REVIEW: UNICORN PARTYย ย ๐ŸŒŸ๐ŸŒŸ๐ŸŒŸ

THEATRE

UNICORN PARTYย ย 

ZOO Playgroundย  ย V186

August 11th to 26th (not 18th)ย  ย  18.50

๐ŸŒŸ๐ŸŒŸ๐ŸŒŸ (Three Star)

This is a highly original, scatty, delightful and disturbing show. Performer Nick Field has done his research on the topic of unicorns, and a fascinating subject it turns out to be. Everything is presented with a lightness of touch and great confidence. Some things happen which would give problems to a less assured and skilful performer.
We are reminded of how queer culture is assimilated and used by the mainstream, for its own advantage, of the invasion of all aspects of our life by corporate interests, and of the danger of not noticing to whom we are giving power – of looking away and thinking only of the pleasures of the moment. The unicorn, first popularised in bronze age India, is seen as an emblem of power, and its power may be desired and the creature may be hunted.
Which all makes this show seem heavier than it is. It is to be embraced in a party spirit, but attention is given to the different meanings of the party. There is no lack of sugar – this guy clearly does not believe that he is sweet enough, and wants to experience more sugar. Nick Field cooks up the interest and the fun, all very smoothly. If you are one of the people invited to participate then you are fortunate and should relish the action.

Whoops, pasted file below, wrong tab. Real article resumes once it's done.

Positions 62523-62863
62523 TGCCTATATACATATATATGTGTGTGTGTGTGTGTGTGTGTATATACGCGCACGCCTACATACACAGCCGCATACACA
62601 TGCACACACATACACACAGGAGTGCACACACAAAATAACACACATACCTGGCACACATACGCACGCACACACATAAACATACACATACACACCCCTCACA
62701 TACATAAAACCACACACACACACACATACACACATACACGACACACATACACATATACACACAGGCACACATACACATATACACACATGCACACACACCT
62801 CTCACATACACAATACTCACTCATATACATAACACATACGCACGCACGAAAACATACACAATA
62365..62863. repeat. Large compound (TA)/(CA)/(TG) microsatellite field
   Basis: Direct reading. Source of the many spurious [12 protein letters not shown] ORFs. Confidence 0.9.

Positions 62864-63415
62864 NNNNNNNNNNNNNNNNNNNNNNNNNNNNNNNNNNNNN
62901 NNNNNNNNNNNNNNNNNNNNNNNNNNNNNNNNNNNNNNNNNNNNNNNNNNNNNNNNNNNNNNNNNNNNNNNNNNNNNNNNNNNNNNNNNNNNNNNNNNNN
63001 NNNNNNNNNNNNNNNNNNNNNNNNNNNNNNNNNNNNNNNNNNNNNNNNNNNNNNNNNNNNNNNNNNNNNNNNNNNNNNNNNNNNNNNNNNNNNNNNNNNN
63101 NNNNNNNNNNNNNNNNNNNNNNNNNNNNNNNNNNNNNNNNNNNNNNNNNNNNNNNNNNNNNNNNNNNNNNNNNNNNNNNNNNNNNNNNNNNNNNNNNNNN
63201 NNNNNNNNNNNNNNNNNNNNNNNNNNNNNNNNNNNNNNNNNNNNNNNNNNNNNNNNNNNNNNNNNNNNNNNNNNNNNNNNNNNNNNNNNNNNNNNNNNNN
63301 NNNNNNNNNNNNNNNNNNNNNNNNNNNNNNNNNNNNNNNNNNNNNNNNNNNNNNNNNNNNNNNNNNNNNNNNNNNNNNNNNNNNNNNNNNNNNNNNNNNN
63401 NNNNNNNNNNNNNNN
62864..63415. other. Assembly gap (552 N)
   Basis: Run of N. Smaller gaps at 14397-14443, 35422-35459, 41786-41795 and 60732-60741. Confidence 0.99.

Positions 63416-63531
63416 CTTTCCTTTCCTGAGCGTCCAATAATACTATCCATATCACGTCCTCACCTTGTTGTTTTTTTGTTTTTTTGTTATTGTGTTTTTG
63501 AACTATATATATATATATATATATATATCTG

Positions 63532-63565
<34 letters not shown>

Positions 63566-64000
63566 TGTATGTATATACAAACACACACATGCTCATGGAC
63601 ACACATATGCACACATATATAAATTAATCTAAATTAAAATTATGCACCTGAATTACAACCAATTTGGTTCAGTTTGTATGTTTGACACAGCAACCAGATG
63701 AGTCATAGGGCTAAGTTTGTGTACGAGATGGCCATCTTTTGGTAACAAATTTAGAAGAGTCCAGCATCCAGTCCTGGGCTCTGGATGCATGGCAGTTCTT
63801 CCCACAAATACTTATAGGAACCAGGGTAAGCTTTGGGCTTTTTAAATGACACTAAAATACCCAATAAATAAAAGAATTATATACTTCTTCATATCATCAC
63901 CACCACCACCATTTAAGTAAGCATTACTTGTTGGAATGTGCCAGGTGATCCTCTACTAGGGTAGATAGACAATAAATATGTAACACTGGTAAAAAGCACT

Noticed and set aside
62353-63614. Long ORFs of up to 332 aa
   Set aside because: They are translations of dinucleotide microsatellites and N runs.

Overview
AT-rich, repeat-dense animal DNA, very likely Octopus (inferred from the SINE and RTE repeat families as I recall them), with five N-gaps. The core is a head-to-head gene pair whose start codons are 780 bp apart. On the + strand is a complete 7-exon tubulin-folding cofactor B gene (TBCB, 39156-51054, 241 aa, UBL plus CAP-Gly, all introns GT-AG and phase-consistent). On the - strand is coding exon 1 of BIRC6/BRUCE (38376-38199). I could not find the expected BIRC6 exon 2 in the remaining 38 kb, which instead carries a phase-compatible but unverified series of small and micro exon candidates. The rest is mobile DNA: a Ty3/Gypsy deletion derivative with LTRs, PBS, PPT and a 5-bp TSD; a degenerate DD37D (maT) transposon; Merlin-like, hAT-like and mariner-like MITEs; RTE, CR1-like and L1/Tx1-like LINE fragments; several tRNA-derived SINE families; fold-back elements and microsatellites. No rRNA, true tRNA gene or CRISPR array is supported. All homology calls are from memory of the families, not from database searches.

This colourful show creates the sense of a party from early on, but there is a transformation which raises further questions.
The show will leave you with more knowledge about unicorns than you thought you needed, but it all slips down very agreeably, and you may want to go home and make your own horn of sugar, or even your own unicorn.
Nick Field is to be congratulated on creating a very distinctive show, one that is much fun and is entertaining throughout and has a good deal to say.
TONY CHALLIS